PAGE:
It appears to be your round, but look, you've lagged behind. Yapping away, forgetting to tip that lager down you neck. They're laughing, laughing at you. You'll show them. Open that gullet and down the hatch. The whole bloody lot. Drown out the dark days of Michelmarsh, two-nil up, when second place was in the palm of your hand. Later, you'll sit watching the Czechs collapse against Turkey on television, knowing all too well the contours of Peter Cech's tears. But now you're not really sure whether there was a change of venue. A change of drinks too. Perhaps an altercation with a kebab, then the cold soft pillows of concrete. But that's all later.
Right now it’s just gone nine at the Bugle Inn in Botley, Hampshire. The Fosters pump’s taking a right hammering as Burridge fill the restaurant side of the bar for their annual awards ceremony. Team gaffer Pete Lyons is stood in the conservatory with the mic in his hand, about to name the player’s player of the year. Looking down his glasses into a crumpled page of scribbled notes, saying it’d been a really tight ballot this year and that he’d had to get in touch with Birksy, who’s gone out to start a new life in Australia, for the deciding vote.
“He scored what turned out to be the goal of the season down at Netley,” said Pete about the winner. “Even the ref commented on what a fine goal it was.”
This made it crystal clear to a well oiled crowd that Kristian Hewitt had won. Up he stepped. His thick set hugged by a blue polo shirt, unbuttoned to reveal a clutch of chest rug. After shaking Pete’s hand firmly, he lifted a wooden shield, far too big for any reasonable mantle piece to cope with, high above his head with both hands. Later on by the jukebox, he asked if I’d voted for him, as the newly added silver emblem that carried his name shined brightly off the lights. I lied, telling him I had, when I’d actually voted for Justin Newman, who won the manager’s player of the year. Ryan Jones got the clubman award.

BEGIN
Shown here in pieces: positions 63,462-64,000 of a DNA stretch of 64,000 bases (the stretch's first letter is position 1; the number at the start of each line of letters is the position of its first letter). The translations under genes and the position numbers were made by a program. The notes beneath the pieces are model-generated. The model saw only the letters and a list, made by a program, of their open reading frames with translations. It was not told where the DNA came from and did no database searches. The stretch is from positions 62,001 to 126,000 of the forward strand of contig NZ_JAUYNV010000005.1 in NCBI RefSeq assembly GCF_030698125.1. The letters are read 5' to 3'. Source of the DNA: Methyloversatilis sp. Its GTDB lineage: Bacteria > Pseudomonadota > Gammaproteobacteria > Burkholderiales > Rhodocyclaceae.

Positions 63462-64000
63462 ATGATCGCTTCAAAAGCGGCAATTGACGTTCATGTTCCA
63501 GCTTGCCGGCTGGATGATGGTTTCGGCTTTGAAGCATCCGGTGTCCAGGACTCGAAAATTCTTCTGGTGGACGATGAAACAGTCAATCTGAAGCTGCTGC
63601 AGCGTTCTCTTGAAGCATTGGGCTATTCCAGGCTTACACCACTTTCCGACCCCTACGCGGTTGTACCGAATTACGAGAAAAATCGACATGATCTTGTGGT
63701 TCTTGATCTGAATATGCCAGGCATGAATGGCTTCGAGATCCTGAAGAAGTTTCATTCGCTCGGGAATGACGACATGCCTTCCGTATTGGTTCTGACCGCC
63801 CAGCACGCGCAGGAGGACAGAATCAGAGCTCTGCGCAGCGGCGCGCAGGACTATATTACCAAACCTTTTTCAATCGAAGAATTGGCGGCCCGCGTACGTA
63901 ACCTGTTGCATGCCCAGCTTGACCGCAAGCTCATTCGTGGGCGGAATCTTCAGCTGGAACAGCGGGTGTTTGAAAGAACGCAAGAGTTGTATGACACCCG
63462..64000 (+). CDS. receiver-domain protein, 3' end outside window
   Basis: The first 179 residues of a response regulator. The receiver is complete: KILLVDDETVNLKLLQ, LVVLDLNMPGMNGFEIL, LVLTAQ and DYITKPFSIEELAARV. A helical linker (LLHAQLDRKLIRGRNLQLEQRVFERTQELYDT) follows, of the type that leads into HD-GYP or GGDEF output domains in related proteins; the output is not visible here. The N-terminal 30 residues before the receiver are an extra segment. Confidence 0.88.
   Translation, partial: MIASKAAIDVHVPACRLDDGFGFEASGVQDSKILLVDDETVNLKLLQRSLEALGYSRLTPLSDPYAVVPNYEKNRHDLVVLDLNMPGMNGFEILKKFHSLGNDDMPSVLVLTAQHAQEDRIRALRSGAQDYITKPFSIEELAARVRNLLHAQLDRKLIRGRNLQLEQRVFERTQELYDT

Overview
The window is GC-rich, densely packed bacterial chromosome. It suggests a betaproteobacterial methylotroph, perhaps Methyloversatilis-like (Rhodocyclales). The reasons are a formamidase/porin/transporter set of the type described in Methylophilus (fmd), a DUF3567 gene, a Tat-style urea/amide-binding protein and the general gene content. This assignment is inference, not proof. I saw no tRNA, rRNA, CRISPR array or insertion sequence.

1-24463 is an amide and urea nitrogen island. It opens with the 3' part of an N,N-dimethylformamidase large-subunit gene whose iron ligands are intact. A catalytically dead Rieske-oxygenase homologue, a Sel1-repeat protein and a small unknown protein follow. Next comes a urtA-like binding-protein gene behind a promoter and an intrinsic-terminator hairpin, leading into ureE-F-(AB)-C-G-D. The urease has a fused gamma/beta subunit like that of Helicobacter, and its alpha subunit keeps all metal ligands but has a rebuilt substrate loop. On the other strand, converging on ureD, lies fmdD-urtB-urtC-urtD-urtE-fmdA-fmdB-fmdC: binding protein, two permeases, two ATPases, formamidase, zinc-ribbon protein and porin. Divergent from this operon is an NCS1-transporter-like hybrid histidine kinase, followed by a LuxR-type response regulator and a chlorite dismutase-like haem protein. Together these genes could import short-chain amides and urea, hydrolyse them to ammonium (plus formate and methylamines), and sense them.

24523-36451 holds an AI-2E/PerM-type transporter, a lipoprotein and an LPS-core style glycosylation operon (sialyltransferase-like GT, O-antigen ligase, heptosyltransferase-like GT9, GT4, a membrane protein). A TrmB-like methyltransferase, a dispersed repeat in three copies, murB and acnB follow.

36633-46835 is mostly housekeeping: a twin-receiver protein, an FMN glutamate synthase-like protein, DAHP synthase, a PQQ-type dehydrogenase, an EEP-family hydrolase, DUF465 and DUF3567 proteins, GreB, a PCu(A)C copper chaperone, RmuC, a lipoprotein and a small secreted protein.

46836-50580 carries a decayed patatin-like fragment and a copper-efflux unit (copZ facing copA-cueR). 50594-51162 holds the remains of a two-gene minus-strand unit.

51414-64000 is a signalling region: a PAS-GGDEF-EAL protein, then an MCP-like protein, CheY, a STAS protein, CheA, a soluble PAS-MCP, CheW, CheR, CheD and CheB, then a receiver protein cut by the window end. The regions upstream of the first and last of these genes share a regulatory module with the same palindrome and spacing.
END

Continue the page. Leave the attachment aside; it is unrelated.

Other than Sam Schwodler, who was busy doing his one man propaganda act, telling anyone with ears that he was top goalscorer as any man who's been down the pub all afternoon tends to do, the night was strangely absent of any wild claims of title challenges or cup runs. Burridge will face newly promoted Redbridge in the coming season. So it'll be another visit to Green Park in what promises on your Mother's life to be a full on game of fuck you, shouted out in big bold capital letters from the rooftops of Redbridge Towers. We also welcome back the derby with Burridge Sports, which is always a spicy little number. Referees usually get themselves down WH Smiths prior to game because they tend to get through alot of pencils. Sports did us twice with ease back in the 2005/06 campaign, so we owe them one.